And every year that I’ve staked my space on the sidewalk at the local 4th of July parade, I’ve consumed snowcones and cotton candy while kids on every side of me fill their plastic Meijer bags with candy.
I’m proud to be an American and grateful for a multitude of fresh new mercies morning after morning. And, I am disappointed, even ashamed, of its personal, communal and political toxicity past and present.
This country—it’s a mixed bag. We have much to celebrate and much to grieve.
Should its goodness be diminished? No way!
Should its faults be ignored? Absolutely not!
This global planet orbiting around the sun and all of its inhabitants simultaneously bear both a reflection of God and the contaminate of sin. Until God restores all that’s been broken to its original glory, living with this co-mingling of good and evil is an inevitable reality and attempts to sweep our imperfections under the rug in order to preserve a photo-shopped image of greatness is an illusion—a slight of the hand, a trick of they eye.
Being a citizen of this country is a lot like being a member of a family. Every family’s story is ugly-beautiful. The healthiest family owns it all, not just the posed snapshot where everyone wears khakis and a white shirt, their skin tan, feet bare, toes in the sand, smiling. That picture genuinely represents a moment, a glimpse, a slice out of the whole. But those same parents may have gone to war hours earlier about the cost of the photo shoot and on the drive there, the kids elbowed each other in a power struggle from the back seat then blamed the innocent sibling who was minding her own business when their frustrated parent yelled impatiently at them to “Cut it out back there,” and threatened to take away the ice cream cone promised as a carrot for their cooperation. And that photo, it doesn’t show the wounds in their hearts from systemic patterns of shaming each other, the feelings of isolation because their parents are more engaged with their phones than attuning to their children, the competition between siblings for “favorite” child status. That picture doesn’t show how they look in the cold, dark dead of winter and it doesn’t tell what the walls in their home could speak.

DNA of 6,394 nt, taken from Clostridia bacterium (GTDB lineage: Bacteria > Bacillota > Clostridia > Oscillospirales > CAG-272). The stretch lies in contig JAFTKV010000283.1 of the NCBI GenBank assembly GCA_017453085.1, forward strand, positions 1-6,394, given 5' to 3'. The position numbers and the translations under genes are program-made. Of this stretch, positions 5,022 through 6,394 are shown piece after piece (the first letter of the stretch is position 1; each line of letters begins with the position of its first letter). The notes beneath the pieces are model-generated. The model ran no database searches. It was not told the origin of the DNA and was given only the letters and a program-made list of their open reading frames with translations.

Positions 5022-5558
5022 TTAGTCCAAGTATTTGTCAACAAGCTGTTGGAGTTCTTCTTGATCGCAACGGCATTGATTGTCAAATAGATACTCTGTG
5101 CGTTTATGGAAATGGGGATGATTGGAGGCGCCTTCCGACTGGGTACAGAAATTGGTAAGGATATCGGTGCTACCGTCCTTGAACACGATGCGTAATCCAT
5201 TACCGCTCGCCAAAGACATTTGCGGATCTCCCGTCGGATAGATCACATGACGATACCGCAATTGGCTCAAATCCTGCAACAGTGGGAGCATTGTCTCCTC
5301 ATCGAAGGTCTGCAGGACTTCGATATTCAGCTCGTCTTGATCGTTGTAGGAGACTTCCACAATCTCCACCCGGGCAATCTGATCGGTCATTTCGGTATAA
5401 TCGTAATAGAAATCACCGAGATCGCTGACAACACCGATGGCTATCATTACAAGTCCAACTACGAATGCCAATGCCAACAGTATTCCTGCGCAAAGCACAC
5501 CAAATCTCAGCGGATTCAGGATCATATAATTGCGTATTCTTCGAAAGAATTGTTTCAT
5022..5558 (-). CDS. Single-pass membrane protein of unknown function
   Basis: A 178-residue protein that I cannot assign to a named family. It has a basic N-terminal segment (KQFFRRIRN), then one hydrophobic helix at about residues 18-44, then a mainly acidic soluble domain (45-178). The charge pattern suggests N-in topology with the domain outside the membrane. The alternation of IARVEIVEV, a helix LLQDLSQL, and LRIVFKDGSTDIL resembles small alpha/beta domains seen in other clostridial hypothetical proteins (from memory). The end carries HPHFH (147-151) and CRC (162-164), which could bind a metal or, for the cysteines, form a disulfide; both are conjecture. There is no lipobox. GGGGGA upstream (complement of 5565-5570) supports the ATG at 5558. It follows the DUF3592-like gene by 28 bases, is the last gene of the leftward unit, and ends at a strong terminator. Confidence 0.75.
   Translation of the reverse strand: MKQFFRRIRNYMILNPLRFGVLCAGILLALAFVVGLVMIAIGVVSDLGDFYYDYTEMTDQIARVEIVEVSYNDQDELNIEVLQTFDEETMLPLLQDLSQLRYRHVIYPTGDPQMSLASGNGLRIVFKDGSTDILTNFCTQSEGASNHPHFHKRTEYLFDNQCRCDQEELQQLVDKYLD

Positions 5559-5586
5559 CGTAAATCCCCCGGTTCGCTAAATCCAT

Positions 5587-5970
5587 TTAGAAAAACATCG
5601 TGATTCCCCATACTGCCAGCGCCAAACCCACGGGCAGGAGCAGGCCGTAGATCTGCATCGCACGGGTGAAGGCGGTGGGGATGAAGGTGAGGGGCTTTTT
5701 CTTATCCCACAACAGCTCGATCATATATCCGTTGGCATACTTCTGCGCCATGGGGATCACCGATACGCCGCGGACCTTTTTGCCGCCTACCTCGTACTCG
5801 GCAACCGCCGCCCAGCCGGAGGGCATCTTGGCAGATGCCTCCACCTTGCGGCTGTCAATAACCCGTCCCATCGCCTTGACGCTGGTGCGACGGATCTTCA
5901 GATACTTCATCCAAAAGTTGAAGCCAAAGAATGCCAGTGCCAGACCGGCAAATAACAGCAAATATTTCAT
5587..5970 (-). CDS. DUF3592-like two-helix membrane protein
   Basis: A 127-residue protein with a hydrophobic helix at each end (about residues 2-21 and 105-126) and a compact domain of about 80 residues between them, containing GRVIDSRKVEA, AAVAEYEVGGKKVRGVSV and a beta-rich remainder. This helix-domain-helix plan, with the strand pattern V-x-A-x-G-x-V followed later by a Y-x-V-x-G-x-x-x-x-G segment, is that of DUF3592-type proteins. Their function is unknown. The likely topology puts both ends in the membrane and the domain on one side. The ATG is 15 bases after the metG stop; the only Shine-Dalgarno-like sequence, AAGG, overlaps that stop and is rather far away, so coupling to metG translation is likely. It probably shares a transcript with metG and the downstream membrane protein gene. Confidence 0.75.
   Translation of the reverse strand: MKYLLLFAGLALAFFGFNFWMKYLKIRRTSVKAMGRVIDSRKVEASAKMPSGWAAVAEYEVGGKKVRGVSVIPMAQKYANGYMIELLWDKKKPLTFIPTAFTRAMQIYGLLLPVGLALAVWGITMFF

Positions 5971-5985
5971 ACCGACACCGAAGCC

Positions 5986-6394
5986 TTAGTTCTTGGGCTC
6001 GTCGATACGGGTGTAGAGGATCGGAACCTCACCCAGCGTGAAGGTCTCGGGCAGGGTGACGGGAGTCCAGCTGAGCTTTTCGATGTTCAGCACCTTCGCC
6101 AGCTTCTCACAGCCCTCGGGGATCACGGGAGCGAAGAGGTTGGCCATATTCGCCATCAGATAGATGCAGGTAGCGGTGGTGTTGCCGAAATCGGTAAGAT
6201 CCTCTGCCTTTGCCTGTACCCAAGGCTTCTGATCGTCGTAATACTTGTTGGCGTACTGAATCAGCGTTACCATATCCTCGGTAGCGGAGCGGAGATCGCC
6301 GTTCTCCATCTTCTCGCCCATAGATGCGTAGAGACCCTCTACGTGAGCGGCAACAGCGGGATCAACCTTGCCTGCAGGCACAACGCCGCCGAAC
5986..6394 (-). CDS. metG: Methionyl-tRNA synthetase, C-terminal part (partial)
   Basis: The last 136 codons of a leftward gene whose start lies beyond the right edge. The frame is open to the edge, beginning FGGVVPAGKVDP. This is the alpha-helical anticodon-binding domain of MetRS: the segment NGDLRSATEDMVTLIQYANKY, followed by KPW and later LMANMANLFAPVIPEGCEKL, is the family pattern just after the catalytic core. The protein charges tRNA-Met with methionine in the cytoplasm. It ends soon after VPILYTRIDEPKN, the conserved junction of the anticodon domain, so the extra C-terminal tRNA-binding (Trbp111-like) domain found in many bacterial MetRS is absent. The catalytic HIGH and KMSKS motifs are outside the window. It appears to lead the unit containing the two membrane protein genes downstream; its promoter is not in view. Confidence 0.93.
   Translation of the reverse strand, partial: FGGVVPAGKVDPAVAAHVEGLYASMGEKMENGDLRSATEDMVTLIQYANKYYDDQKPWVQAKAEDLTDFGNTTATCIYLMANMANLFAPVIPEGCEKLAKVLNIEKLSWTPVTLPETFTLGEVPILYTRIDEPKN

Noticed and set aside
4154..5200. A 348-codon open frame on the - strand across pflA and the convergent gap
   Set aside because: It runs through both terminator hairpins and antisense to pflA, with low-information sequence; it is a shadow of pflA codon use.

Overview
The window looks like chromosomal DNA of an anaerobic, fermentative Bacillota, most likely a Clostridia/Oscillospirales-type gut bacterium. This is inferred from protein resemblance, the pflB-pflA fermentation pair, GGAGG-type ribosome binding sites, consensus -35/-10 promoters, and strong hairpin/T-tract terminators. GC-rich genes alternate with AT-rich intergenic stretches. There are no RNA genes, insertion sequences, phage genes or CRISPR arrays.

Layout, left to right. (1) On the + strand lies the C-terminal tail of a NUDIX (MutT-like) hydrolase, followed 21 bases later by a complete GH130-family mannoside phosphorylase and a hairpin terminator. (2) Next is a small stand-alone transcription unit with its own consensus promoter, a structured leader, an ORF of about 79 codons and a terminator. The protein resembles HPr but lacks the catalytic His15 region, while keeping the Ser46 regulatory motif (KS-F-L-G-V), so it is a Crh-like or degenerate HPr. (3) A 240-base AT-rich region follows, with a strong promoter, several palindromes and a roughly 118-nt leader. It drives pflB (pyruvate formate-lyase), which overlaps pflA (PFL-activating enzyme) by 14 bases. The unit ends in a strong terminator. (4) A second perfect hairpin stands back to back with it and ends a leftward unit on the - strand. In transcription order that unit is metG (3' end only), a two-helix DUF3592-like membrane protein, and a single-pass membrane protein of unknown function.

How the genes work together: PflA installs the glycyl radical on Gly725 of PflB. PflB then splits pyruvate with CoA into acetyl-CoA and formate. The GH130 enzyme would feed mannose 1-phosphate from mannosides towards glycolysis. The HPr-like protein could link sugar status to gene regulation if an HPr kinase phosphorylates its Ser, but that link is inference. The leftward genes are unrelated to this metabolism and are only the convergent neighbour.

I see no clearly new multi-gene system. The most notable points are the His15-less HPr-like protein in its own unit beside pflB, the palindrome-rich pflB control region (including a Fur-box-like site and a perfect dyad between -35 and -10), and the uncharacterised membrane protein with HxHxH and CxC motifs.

Same is true of our nation’s birthday. It’s commemorates what’s pretty, what’s good, what we appreciate. It’s not about the domestic unrest, the injustice, the discrimination, the violence we enact against each other and our failure to protect the most vulnerable amongst us. But both realities are woven into the fiber of life in America.
David French says, we love our country “not because it is always great—or even always good- but because it is our home. Its citizens are our neighbors. It is our national family. As with any family, loving our family means knowing our family. And yes, that means telling our full story, the good, the back and the ugly. It means hearing from admirers and critics alike. We should approach our national history with this sense of curiosity and security. You won’t make me hate my home. You can, however, motivate me to preserve what is pristine and repair what is broken. You can make me proud of the beauty and sorry for the injustice.”
And that kind of genuine curiosity can transfer beyond the purview of our national identity to a spirit of inquiry about our neighbors, our families and even ourselves. And that’s a cause I’d jog a marathon for.